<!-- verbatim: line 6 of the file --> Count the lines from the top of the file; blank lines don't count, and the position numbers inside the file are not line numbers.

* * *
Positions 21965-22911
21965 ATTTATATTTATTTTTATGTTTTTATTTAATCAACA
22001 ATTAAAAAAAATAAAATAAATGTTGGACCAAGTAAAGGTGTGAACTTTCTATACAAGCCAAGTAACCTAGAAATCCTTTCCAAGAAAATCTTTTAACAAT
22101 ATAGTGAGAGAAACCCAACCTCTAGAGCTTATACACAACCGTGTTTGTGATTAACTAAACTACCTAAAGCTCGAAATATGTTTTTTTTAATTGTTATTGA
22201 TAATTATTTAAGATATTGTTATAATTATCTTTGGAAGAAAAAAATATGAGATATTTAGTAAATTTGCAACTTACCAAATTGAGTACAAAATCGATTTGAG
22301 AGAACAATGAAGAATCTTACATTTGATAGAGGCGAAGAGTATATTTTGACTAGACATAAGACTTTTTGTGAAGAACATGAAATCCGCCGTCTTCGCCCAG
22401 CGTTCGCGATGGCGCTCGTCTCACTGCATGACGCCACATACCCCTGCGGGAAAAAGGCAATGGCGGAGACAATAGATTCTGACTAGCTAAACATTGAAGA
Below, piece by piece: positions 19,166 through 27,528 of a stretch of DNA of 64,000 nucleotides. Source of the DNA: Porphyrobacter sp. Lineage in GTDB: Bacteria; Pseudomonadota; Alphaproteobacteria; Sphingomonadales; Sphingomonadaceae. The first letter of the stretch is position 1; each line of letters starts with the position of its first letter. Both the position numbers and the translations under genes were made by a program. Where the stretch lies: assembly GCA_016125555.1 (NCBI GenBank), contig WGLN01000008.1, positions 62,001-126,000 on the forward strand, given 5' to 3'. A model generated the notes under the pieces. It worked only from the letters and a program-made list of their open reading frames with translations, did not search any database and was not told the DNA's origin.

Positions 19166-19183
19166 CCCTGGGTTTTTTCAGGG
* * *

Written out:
22301 AGAACAATGAAGAATCTTACATTTGATAGAGGCGAAGAGTATATTTTGACTAGACATAAGACTTTTTGTGAAGAACATGAAATCCGCCGTCTTCGCCCAG